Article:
Note the posts by Courtney Cooper. Barely any content, tons of links to her agency site, and a 145-word signature. If someone left comments like that on Seattle Bubble, I’d delete them as spam.

    At least the Shoreline page has five different authors. But the most recent post is still nearly three weeks old, and none of the stories seem like they would be all that interesting to someone living in Shoreline.

  2. 2
    Ray Pepper says:

    I wonder how often they will promote/discuss 500 Realty, Red Fin, and Iggy’s House?

    I think I will wait for an ALTERNATIVE blog that will give REAL INFORMATION to the masses. Not just Realtor jibberish. I mean seriously….What do they really have to say? As for their Mtg Reps …Come on………….Title and Escrow…Please……… Active Rain….Good Lord….!

    Try to advise Buyers and sellers the truth and they drop your post quicker then me eating at the Bellagio Buffet in between Poker hands!

    Tim ..Start a blog of something like this………..THE END OF THE REALTOR AS WE KNOW IT……..or 6% ARE YOU NUTTS?……..

    We will promote it on our website! Don’t take too long..Our saavy investors may do it first. They keep watching Bubble and like it.

    Ray Pepper

  3. 3
    Ubersalad, Ph.D says:

    Sure Tim…

    Every one of Ray’s post is a self-promoting signature…

  4. 4
    budbrad says:

    The real estate crisis will be solved by……. a limited-access social network.


  5. 5
    david losh says:

    Active Rain is a phenomenon I have yet to figure out. It does cater to many discount brokerage firms. It’s very hollow, but my last two high end listing leads contacted me through the site. It’s powerful.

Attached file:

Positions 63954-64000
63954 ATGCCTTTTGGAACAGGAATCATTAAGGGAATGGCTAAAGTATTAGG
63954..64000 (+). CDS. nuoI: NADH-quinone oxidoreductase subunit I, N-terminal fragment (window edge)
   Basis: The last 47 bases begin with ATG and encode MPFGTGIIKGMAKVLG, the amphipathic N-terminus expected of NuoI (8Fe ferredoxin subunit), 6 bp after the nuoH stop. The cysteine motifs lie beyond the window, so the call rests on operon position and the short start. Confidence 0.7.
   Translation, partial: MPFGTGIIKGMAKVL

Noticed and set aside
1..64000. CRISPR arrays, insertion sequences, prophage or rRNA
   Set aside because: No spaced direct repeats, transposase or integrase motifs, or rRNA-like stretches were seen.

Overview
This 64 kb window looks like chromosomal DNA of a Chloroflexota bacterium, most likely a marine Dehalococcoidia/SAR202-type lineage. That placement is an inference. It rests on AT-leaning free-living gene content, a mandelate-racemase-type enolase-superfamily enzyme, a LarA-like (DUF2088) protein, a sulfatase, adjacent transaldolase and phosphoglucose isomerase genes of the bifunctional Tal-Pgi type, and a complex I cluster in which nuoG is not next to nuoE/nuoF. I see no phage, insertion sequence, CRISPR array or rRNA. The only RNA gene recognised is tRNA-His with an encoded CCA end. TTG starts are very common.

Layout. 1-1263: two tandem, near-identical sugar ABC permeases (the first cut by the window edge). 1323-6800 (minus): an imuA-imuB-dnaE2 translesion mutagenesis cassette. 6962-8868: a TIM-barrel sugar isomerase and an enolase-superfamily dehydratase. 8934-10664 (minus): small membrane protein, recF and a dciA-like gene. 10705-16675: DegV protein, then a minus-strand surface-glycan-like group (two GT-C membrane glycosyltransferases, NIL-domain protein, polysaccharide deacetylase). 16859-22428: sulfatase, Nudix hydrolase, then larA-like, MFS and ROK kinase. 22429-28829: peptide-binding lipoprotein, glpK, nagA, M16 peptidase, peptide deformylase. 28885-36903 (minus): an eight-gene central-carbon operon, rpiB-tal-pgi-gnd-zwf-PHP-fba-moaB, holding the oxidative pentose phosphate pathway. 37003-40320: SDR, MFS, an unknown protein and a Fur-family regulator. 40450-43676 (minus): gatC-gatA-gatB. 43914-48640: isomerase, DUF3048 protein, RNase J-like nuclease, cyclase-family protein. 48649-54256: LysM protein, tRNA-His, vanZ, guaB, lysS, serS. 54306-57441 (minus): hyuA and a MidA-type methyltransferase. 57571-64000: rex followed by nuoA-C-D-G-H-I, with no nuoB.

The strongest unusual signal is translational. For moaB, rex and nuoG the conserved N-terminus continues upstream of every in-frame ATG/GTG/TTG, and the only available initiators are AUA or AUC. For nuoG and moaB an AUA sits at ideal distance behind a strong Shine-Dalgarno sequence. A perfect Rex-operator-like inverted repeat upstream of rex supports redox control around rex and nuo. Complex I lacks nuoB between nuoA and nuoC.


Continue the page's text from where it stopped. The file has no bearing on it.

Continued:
People must look at it. There are network groups that spend time there as people do here. I don’t really think it’s fair to pick on a new feature, but I agree having a Real Estate site give neighborhood reports is probably a reach they will never make.

  6. 6
    Civil Servant says:

    Or, Ray, here’s a nutty idea: you could start your *own* blog on your site. If you’re pining for real information to be given to the masses, there is no better way to keep it real than to do it yourself. I’m sure Tim can attest to the fact that building readership takes time, but if you offer solid and relevant content that is presented professionally (ahem), people will want to read it. Not to pile on for sport, but wow I’m getting sick of these gassy, gasping 500 Realty ads masquerading as responses to posts. Their effect is that I skip them and discount 500 Realty as a business that is run by well-informed people I’d be comfortable working with. Ray, I suspect that your participation here in many cases has exactly the opposite effect of what you would wish.